Google CEO Eric Schmidt had a lot to say at his latest interview in San Francisco. He says Google is striving to live up to "don't be evil", but is facing some challenges that leave it misunderstood.  (Source: Stephen Shankland/CNET
Hearing the call of duty to fix the online ad business, Schmidt comments on publisher fears and a broad array of issues

We're not your enemy, we're your friend -- that's the message Google's Chief Executive Eric Schmidt said media companies should take home about Google.  In an in-depth interview with Ken Auletta, The New Yorker's media reporter, Schmidt portrayed that by "fixing" the advertising system and bringing offline advertising online, Google is bringing advertising into the twenty first century and is doing what it takes to save advertising.

Schmidt reaffirmed his claim that Google wasn't out to just make money, but was trying to promote a greater good.  He states that concerning publisher's problems with advertising, "It's a huge moral imperative to help here."

Google will certainly make a lot of money, though in the process if it succeeds.  After growing large business selling text ads, it now is upping its graphical advertisements, thanks to its acquisition of DoubleClick, among the internet's largest and most experienced advertisers.  Schmidt said this unified approach is the key to success, stating, "By combining DoubleClick with that (search-ad) architecture, we can provide a single platform for publishers that over time will begin to generate significant revenue for publishers."

However, Google is fast finding that graphical ads, which command a price premium are much more vulnerable to the economy.  While Q1 2008 did see significant 8.5 percent annual growth, up to about $2.9 billion total annual revenue, this was significantly slower than the early growth rate of 16.7 percent.

Schmidt commented on Viacom's suit against Google for its property YouTube which Viacom contends intentionally allows or condones infringement of copyrighted materials.  He labels the claims as baseless and says that media companies like Viacom are just insecure about Google's role as a leader in the online advertising and media revolution.  He states, “There is a sea change from one model to another. Many of the criticisms I see seem to be merely about the change, and Google happens to be the messenger.  Those changes are going to occur independently."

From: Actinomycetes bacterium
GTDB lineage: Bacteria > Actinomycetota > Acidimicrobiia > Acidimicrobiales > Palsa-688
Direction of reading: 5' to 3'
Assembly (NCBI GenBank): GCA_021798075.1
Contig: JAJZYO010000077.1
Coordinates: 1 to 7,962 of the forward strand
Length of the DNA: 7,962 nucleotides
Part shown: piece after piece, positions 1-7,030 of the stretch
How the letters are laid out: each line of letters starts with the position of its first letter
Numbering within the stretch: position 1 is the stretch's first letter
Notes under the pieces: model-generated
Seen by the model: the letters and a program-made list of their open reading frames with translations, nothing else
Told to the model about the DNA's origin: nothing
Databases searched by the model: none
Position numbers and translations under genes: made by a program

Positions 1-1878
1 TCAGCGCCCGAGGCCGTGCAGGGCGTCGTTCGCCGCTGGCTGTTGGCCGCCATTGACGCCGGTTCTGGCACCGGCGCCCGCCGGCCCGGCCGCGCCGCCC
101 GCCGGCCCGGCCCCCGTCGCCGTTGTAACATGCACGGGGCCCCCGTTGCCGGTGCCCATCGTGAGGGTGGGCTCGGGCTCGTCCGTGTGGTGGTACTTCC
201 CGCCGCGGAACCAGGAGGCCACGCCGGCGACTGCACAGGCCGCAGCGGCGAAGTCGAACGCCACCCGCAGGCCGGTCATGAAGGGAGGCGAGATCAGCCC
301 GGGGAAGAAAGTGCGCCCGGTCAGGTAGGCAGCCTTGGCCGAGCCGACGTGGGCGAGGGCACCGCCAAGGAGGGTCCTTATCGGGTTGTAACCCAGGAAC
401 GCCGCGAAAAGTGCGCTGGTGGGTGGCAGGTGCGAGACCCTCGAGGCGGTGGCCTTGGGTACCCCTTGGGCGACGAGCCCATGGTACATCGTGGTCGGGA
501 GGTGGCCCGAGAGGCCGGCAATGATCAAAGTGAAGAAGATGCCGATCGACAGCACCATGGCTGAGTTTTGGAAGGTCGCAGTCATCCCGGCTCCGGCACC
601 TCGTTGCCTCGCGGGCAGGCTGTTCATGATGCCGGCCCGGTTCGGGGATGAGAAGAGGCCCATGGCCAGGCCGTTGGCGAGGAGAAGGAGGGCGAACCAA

With YouTube, Google fills the shoes of both being a publisher, like Viacom, and an advertiser.  Thus it's in its best interest, it argues to make graphical advertising work as well as possible.

Curiously Schmidt remarked that he found the fact that internet users were getting more and more while paying less and less to be disturbing.  He states, "That's bad for Google. We are critically dependent on high-quality content."

Schmidt insists that despite this profit first mentality, Google is really only using its profits as a vehicle to achieve great and noble things.  He dropped a number of statements such as, "The goal of the company isn't to monetize everything. The goal is to change the world."

When challenged to provide more detail of what such a lofty and ambiguous goal meant, he quipped, "For the better."

Schmidt says of his company "we don't have an evil meter we can apply," but he says they do apply the line of thought in making their most important decisions.  He says that cofounders Larry Page and Sergey Brin were responsible for the attitude and at first he was incredulous and thought it was a joke.  He states, "I thought when I joined the company this was crap--companies don't have these things. I thought it was a joke. It must be a Larry and Sergey thing.  o I was sitting in a room six months in, and an engineer said, 'That's evil.' It's like a bomb goes off in the room. Everybody has a moral and ethical discussion that, by the way, stopped the product."

Schmidt says Google doesn't have listen to what Wall Street says, rather, "We respond to end-user satisfaction.  We have enough leverage that we have the luxury of time.  Most businesses can't invest for scale. They have to make money now. That short-term focus does make people sometimes make the wrong trade-off."

While money is not usually the main objective, it is sometimes he admits.  He confirmed reports that Google held an important meeting with the YouTube staff demanding they move the business into profitable, cashing in on its success.  His details on the plan were vague, but he stated, "We have a revenue plan, a usage plan, a scale plan, a bandwidth plan."

YouTube accounts for most of Google's outbound traffic, so it must start making money.

While Schmidt's comments, particularly the amount of service one, may strike some users as a bit odd, it’s hard to deny Google's success and power.  With the internet ruled by Google for now, we can all only hope that it lives up to its motto -- "Don't be evil" -- as Schmidt says it will.

"Spreading the rumors, it's very easy because the people who write about Apple want that story, and you can claim its credible because you spoke to someone at Apple." -- Investment guru Jim Cramer

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